Kolkata’s Netaji Subhash Chandra Bose International Airport (NSCBIA) has been fined INR 20 Lakh for violating safety rules by neglecting runway norms. India’s aviation regulatory body, Directorate General of Civil Aviation (DGCA) conducted a safety audit for airports and found critical safety violations in the runway maintenance work. DGCA has also issued a show cause notice to the Kolkata airport in the event of serious violations in security norms.
The audit report shows negligence in maintenance of the runway at Kolkata airport. The lights on the runway were not fixed properly and Foreign Object Debris (FOD) was reported to be found on the runway. Although the Airports Authority of India did not comment on the incident, there has been an internal committee setup to look into the matter.
Meanwhile, a rare incident has occurred at the Kempegowda International Airport in Bengaluru. Two Indigo flights miraculously avoided a collision after being cleared for take off simultaneously in the same direction. Three air traffic controllers (ATCO) are held responsible for the day’s mid-air scare. DGCA has completed its preliminary inquiry and is likely to take strict action soon. According to official sources, a show cause notice will be issued to those found responsible and could lead upto licence suspension of the three ATCOs.
The near miss incident took place on the 7th of January, 2022. Kempegowda International airport’s North runway was meant for take offs and the south runway for landings. The shift in-charge (WSO) decided to use the north runway for both take offs and landings. During this time, the south runway was meant to be closed for operations but wasn’t. This message was not conveyed with the south tower controller. As a result the south tower controller gave departure clearance to the Kolkata bound 6E-455. The serious lack of coordination resulted in the north tower controller giving nod to the Bhubaneswar bound 6E-246. Both aircrafts had almost 430 people onboard and were moving towards each other. Lokendra Singh, an Alert Approach Radar Controller (AARC) noticed the situation and diverted the planes to the opposite directions. It is his presence of mind and timely action that avoided a collision.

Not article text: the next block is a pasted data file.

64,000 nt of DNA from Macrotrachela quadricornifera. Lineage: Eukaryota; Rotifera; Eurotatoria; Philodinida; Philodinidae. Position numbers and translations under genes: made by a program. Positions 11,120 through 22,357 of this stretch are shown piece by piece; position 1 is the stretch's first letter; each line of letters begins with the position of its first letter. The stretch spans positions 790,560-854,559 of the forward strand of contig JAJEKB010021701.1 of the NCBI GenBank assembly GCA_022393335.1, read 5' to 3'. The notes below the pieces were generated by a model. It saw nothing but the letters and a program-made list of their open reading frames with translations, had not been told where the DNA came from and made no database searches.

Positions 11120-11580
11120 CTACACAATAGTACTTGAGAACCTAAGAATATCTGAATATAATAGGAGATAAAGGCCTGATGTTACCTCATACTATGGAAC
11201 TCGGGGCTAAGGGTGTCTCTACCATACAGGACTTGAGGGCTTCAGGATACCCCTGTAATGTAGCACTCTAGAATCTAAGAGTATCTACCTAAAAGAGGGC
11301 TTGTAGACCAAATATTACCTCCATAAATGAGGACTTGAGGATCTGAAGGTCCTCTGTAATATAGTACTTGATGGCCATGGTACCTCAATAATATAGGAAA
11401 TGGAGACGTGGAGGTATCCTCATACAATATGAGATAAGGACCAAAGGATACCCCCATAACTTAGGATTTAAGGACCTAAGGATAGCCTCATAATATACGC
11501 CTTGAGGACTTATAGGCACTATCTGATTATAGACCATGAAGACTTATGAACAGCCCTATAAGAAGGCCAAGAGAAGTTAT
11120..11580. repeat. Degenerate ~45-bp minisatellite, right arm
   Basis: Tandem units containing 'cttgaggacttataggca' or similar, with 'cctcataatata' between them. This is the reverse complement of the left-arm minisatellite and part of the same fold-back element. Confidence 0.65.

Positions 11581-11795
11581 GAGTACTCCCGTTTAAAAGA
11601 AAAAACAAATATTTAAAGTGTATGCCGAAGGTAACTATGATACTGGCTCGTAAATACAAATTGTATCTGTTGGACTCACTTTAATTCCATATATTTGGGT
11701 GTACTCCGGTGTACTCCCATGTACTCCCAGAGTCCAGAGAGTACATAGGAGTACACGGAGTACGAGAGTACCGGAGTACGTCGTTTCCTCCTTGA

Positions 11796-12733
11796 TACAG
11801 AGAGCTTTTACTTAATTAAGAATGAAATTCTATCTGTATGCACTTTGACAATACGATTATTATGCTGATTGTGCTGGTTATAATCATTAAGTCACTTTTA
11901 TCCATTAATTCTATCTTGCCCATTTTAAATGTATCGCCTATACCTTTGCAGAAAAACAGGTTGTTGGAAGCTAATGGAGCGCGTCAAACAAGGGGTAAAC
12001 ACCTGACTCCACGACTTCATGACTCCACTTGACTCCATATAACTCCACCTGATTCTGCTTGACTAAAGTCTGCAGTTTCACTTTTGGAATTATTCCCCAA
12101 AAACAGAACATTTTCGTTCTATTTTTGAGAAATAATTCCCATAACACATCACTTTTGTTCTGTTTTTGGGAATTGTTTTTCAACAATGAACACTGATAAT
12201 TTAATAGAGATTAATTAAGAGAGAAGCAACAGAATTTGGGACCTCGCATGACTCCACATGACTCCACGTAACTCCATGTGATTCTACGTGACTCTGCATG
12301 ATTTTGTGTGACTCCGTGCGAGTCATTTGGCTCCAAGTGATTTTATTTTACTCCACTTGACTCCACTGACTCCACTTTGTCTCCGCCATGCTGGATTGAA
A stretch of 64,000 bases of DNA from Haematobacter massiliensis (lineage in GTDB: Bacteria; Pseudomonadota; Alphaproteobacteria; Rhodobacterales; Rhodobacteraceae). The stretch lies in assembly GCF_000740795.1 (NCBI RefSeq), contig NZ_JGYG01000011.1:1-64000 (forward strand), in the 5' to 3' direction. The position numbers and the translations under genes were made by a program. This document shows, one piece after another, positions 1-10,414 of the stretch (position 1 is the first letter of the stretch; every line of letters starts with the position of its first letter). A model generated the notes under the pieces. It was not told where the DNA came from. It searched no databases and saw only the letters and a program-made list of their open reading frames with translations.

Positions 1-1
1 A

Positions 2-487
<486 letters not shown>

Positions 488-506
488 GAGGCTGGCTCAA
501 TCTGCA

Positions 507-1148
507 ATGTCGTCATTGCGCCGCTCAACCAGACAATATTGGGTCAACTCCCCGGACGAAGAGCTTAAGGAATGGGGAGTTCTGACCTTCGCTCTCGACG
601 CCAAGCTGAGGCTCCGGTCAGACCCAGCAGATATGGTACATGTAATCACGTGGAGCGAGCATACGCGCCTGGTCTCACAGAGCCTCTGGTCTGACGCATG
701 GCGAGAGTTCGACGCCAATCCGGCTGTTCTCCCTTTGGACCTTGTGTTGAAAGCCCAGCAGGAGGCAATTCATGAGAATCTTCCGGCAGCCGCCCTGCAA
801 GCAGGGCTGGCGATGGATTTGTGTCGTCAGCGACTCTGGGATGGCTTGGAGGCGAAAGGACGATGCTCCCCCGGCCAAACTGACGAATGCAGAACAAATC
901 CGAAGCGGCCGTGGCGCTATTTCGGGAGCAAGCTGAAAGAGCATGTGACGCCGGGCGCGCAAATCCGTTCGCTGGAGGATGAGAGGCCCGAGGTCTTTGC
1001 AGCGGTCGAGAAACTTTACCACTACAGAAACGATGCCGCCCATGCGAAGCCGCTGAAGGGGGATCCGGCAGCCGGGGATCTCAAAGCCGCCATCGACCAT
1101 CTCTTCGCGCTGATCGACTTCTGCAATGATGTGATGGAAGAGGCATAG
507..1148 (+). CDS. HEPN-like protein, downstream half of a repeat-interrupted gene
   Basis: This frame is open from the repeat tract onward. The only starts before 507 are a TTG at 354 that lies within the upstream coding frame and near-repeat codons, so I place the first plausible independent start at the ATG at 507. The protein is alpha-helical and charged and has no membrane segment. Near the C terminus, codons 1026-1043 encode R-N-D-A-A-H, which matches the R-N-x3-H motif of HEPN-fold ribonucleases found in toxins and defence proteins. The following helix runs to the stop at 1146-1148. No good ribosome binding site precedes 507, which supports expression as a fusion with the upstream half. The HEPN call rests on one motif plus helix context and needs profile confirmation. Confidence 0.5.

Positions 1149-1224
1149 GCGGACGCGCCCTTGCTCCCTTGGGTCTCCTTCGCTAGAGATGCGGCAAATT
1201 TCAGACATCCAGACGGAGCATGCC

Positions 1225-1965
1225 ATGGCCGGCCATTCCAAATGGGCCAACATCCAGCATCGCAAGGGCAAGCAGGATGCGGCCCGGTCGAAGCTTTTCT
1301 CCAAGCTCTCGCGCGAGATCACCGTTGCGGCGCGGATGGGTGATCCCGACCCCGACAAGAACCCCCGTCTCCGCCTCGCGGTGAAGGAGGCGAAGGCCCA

The Bengaluru mid-air near miss is seen as a serious communication flaw, therefore the Aircraft Accident Investigation Board (AAIB) will probe the matter.
Since Air traffic controllers are employees of the AAI and DGCA is the licensing authority over ATCOs, they are likely to recommend further proceedings against the ATCOs. But suspending the licence of an aviation professional like ATCOs and pilots could result in financial losses for the period they are unable to work. According to some sources, the incident was not recorded in any logbooks and AAI too didn’t report the matter. But the Director General of Civil Aviation (DGCA) Arun Kumar has ordered a probe and assured that strict action will be taken against those who are responsible.